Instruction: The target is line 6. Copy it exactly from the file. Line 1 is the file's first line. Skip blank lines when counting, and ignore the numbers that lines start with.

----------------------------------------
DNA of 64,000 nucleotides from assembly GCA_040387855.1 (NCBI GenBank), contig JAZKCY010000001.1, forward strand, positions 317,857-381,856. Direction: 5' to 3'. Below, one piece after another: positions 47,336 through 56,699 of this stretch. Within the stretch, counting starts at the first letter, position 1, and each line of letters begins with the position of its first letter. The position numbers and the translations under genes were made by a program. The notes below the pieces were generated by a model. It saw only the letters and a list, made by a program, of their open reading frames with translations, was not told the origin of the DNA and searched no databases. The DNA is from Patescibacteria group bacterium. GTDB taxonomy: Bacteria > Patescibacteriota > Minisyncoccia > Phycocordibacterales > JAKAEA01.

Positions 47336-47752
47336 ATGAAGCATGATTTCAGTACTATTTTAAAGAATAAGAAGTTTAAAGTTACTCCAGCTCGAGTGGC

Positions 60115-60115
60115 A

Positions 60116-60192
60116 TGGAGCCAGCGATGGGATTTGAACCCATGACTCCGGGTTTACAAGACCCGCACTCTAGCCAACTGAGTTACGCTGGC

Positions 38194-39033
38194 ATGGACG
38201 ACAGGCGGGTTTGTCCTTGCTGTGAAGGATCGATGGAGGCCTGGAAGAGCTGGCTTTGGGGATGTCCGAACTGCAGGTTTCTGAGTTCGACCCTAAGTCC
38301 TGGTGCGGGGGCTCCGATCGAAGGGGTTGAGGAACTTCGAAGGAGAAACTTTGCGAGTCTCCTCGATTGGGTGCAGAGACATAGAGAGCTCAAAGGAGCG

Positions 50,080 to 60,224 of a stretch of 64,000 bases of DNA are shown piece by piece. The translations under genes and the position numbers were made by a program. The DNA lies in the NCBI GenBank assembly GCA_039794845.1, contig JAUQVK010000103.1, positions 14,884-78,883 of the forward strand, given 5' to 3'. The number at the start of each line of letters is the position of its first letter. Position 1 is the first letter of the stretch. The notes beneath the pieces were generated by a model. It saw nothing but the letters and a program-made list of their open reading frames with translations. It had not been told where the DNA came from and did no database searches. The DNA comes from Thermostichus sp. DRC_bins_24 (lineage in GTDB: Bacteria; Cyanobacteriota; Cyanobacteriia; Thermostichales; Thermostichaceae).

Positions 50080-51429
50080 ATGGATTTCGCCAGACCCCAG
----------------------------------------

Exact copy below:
Positions 60116-60192